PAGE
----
Author Archives: Sarah T.

3 AM

The sheep grazing in the field
across the road from a low-rent taxidermy school
can’t sleep at night, so how can I feel all right
about counting them? A long shower,
the drive to school, coffee from the nearest stand:
every move I make
is killing somebody. My own armoire’s
been giving me the silent treatment
for eighteen years. I like people
whose eyes flash a little darker when I come near;
I think hey, you must be onto something.
In the night, I’m not invisible
but I’m not quite so visible either,
depending on how you focus your eyes.

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Tips and Tricks (ST)

One easy way to lose weight
is to fall in love with someone
who is already in love
with someone else. Then,
when you’re about to eat dinner,
think about that. It’s like magic
without the magic! Continue reading

What Poems Can Be (ST)

They can be as fiery and epic and maddeningly beautiful as Erin Belieu’s “In the Red Dress I Wear to Your Funeral,” available at the wonderful online magazine At Length, or as goofy and touching and confused and sad as Bob Hicok’s “The History of Origami.” There are also any number of other things they can be like, which: thank goodness.

New Poem (ST)

Honey I love you but I’m turning inside out.
I want earthquakes that alter my topography,
fresh-ripped coastlines, volcanoes charging from the sea
like the football player throwing a Hail Mary pass
in one perfect arc in the film I would like to be real life.
I want to meet a dragon. I want change for a dollar.
I want to eat a habanero pepper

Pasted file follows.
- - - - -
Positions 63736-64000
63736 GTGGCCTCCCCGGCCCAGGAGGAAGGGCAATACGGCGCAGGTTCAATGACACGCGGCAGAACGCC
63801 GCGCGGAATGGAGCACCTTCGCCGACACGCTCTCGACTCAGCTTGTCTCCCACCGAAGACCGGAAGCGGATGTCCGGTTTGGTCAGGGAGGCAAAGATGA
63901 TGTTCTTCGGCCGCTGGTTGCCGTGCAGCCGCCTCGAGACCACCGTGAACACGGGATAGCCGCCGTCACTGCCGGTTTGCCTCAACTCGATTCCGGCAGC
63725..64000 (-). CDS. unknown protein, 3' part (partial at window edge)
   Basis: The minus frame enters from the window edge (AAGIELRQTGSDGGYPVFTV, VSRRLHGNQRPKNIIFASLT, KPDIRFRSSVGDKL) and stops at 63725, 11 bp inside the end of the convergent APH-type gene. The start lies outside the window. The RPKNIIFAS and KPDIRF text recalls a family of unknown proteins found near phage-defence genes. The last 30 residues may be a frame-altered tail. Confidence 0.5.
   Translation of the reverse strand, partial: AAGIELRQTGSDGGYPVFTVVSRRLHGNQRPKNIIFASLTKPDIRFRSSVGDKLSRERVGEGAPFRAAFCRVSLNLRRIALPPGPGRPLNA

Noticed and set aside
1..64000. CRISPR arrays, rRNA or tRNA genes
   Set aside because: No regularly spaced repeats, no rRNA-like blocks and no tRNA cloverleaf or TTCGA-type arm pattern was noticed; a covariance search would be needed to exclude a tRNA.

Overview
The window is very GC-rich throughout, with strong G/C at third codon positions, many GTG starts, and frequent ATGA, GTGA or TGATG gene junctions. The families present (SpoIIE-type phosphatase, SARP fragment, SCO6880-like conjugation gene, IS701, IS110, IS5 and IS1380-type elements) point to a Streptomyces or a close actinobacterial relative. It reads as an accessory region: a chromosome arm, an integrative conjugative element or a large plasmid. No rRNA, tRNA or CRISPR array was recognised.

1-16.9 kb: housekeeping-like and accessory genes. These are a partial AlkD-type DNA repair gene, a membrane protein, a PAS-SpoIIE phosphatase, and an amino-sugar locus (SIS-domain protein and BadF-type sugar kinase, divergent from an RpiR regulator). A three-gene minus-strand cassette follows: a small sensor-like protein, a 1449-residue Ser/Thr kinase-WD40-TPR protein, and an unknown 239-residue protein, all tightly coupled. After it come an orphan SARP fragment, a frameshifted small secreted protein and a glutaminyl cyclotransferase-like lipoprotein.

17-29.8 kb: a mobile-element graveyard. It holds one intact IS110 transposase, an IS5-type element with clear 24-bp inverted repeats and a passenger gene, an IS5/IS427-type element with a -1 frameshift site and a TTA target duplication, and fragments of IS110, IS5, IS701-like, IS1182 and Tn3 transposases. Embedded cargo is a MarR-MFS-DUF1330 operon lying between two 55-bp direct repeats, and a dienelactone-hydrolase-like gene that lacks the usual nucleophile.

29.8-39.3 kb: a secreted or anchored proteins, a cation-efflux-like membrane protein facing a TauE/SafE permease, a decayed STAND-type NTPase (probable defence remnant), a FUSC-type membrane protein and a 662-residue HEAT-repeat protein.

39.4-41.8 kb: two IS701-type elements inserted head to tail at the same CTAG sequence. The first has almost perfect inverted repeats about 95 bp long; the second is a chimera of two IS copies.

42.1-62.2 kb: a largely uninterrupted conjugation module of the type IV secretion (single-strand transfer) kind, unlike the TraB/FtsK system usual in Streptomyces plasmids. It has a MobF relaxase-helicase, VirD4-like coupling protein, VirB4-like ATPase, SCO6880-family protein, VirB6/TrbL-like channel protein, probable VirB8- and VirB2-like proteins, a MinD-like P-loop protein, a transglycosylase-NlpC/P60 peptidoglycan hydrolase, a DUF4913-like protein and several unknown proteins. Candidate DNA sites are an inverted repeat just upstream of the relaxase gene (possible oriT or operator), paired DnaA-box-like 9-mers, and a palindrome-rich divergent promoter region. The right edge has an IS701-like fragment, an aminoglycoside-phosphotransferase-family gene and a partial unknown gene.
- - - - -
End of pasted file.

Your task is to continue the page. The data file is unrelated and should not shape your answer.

stuffed with habanero peppers. I want to drip spleens
and kidneys all over the kitchen floor right now
and say that I will clean it up tomorrow! Continue reading

The Animal Psychic Speaks (ST)

The Animal Psychic Speaks

The hawk says, “I’m hungry! Where’s that mouse?”
The pig says, “Pardon me, I have the hiccups.”
The possum is thinking about intersections and her next of kin.
The anteater prefers gumdrops, but feels too shy to say so.
Those Japanese beetles see plenty of holes in the leaves’ argument.
When the stallion runs, he forgets where he comes from.
Today is your luckiest day: This rattlesnake’s on your side.

Landline (ST)

Landline

Phil padded into the living room to ask Evie what she wanted for dinner that night. She had been on hold with the cell phone company for a quarter of an hour, which was really eating into her minutes. “My heart,” she said, sliding from the couch to the floor. “On a slice of buttered brown bread.”

“We’re all out of bread,” Phil said. Evie remembered that she could not live without him.

Holding Their Tongues (ST)

Holding Their Tongues

“I’m worried the best thing about me
is what I don’t say,” Becky told her mom,
“and nobody will ever know it.
I feel like a root vegetable
with the greens snipped off
and what’s worse,
that’s my damn kimono
you’re wearing.” It was true
about the kimono, but
Ella was only trying to distract her child
from the harrows of introspection. Continue reading